Every day, in hundreds of Ross Dress For Less’s in hundreds of cities, women are looking for the perfect “something.”
The details vary: Some of us are in Seattle, some New Jersey, even Honolulu; some of us are on our way to the Pike Place Market to grocery shop and stop in for “the hunt’‘ as my neighbor calls it, just to see what’s new; some are homeless and want to hide out in the shoe racks for an hour or two; some look pleased by the effort, some look miserable. Some of us head like a lance past the husbands who wait by the entrance, corralling old dogs and young children, their babies past and present. Others wind their way slowly into the hubbub of stuff.
But for all of our external differences, the central theme in Ross is we are all looking for a deal.
Maybe I should have started here, tell what happened yesterday when I was rifling through the scarves at Ross, foraging for one made of cashmere, or, at least something with a soft-feel that doesn’t look like a peruke.
First, I want to say that when I see a woman swaddled in a burka, I always fear she is enslaved by oppressive tradition. And if I let my gaze linger over every part of her hidden beneath black layers, my fingers, my legs, my muscles, my brain, my blood rebels inside me. It starts with my spine. I can feel each bone fire up, and then they are collectively fired up, and I am indignant, incensed, outraged and, honest-to-god, I could just scream.
Please do NOT tell me it’s her “culture.” Not when her husband wears Tommy Hilfiger.
My incredulity must have had pull. She walked closer, looking both ways first. I tried to beam a message: The Taliban doesn’t live in Seattle…
“Do you like this one?” I asked, holding up a scarf, the first one I found that didn’t feel cheap, capable of catching fire.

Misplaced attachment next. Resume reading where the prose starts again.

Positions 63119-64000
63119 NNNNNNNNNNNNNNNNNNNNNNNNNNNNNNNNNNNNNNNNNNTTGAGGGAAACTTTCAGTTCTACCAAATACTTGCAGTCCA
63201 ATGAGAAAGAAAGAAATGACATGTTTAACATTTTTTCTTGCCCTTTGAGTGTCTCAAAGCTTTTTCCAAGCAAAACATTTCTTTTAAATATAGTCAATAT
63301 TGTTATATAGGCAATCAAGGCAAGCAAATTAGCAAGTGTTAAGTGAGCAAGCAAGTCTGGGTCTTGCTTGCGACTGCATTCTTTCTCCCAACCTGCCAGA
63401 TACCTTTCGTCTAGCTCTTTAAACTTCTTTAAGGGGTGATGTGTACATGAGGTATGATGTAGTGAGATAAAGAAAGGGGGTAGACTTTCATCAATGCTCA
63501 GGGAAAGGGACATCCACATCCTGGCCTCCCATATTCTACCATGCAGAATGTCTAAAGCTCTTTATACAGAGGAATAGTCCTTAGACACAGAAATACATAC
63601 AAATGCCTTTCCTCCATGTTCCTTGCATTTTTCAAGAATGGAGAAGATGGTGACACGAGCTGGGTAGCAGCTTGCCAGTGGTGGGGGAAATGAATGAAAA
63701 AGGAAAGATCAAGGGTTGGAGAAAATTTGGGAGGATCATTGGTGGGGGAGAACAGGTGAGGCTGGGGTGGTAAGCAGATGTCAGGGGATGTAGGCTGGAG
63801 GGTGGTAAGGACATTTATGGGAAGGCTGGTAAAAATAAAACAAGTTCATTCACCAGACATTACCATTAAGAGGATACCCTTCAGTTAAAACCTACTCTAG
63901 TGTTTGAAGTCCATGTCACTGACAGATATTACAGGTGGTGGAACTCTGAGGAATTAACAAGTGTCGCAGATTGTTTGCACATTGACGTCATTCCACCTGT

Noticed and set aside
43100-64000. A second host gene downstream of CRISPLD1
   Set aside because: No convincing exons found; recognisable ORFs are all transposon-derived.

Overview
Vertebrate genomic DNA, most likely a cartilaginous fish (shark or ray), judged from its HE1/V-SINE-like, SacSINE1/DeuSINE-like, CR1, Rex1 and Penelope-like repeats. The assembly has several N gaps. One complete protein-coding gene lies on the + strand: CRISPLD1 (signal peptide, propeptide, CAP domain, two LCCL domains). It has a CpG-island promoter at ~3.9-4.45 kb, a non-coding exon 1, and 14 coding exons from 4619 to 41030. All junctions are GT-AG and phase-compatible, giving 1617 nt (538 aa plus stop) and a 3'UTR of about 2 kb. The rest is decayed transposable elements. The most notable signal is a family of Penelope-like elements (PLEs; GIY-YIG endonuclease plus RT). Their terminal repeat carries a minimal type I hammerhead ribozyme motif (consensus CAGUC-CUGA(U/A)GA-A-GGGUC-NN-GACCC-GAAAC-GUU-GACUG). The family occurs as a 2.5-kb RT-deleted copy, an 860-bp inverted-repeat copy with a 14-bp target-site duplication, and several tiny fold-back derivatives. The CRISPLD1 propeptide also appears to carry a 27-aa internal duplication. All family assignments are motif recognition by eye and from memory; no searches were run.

“Ye-es, I do,” she said, “It is very hot.”
Freeze this moment, I thought, go back. Rewind to what she just said.
I laughed nervously, “Hot?”
“Silk is very sexy, you see. Sometimes it is the only option.”
Her words knocked the breath out of me. There was obviously a flicker of astonishment on my face. Then something in me came into focus, took note of the woman in a way it hadn’t before. You have to imagine her saying “sexy” with a thick accent, the shape of her mouth hidden, her bright eyes blinking.
I leaned in. I looked straight into those eyes, or holes, with a curiosity that surprised me. I didn’t say anything because I was suddenly out-of-body. Floating in a higher place. I looked down and saw the two of us as one, despite all our differences. I remembered a line from a poem by Elizabeth Barrett Browning, one I memorized in college and haven’t thought of since: I AM. Must I live for heaven and not for earth?
Intrigued by both the woman and poem that made its way in after so many years, I left the store with a new sense of awe, a shudder, a shiver of reverence even my mother would sanction godly enough. Best of all, I was so grateful, am so grateful, to live in a country, in a marriage, in a life that lets me be me.
“Wear it well,” she said.
I nodded, smiled, wished it was that easy to convey that, because of her, I could for the first
time in a long, long while imagine a peaceful world, respectful, clean of war, calm, enlightened.
It was a gift, our exchange. The woman
in the burka was a little sacred for me. )
Sanelli’s latest book is Among Friends. marylousanelli.com